In fact, in the most recent samples taken earlier this year, hydrogeologists drilling to a depth of 500 feet made a new finding at 240 feet: samples rich in clam shells interbedded with the Orinda Formation, indicating it was the location of the shore front, and not an ancient volcano. This was the shoreline of an inland sea to the east that existed between the California Coast Range of the time and the Sierra Nevada. This preserved shoreline has not previously been observed in the Berkeley Hills.

Jordan is no longer working on the Berkeley Lab Environmental Restoration Program, having shifted his focus a few years ago to geological carbon storage, but outside of Berkeley Lab, he continues to remain active in the community. In 2004 he co-founded Albany Strollers and Rollers, a bicycle advocacy and service group. About a year ago he co-founded Carbon-Neutral Albany, which works with the city in attaining its greenhouse gas reduction goal. Additionally, he serves on the city of Albany’s Charter Review Committee and is Supervisor Keith Carson’s appointee to the Alameda County Bicycle and Pedestrian Advocacy Committee.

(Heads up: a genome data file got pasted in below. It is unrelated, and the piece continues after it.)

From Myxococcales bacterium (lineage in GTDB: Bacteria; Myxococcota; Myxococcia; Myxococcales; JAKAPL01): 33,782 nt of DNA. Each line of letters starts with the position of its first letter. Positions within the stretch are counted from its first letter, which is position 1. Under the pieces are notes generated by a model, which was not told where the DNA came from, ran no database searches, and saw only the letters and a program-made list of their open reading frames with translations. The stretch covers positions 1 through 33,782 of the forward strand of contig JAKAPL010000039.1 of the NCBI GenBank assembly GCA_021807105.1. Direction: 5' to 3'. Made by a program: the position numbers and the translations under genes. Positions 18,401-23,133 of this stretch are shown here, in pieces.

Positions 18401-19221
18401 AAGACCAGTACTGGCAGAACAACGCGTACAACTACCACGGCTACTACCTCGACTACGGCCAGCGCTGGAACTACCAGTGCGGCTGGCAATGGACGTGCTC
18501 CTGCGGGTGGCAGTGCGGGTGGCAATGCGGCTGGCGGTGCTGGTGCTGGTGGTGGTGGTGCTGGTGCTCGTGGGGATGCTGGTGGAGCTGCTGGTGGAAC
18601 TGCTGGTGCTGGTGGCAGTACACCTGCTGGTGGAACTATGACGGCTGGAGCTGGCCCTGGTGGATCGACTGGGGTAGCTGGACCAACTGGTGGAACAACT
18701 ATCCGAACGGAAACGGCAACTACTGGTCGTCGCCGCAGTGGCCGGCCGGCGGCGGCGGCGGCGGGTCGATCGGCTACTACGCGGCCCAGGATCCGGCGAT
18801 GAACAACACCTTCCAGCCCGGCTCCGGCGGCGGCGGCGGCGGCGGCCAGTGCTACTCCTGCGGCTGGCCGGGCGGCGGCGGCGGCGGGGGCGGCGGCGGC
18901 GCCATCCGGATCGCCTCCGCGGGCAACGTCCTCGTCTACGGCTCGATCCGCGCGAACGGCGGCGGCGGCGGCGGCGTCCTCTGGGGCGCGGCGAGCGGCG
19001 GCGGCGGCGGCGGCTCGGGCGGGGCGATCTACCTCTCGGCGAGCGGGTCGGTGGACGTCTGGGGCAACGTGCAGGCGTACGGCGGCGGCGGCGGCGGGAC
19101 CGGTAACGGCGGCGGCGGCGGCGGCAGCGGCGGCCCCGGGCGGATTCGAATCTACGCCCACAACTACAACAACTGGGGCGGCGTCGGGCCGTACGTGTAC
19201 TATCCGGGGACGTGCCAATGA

Asked why he chose to live in Albany, he acknowledges that geology was a consideration: “It’s fairly old ground, it’s probably not going to liquefy and it’s not subject to forest fires or wildland fires. That said, the entire East Bay is going to be severely disrupted by any Hayward Fault earthquake, no matter where you are. We wanted to pick a place where we could have some confidence our house would be somewhat habitable after the event.”

Berkeley Lab is a U.S. Department of Energy (DOE) national laboratory located in Berkeley, California. It conducts unclassified scientific research and is managed by the University of California for the DOE Office of Science. Visit our website at www.lbl.gov.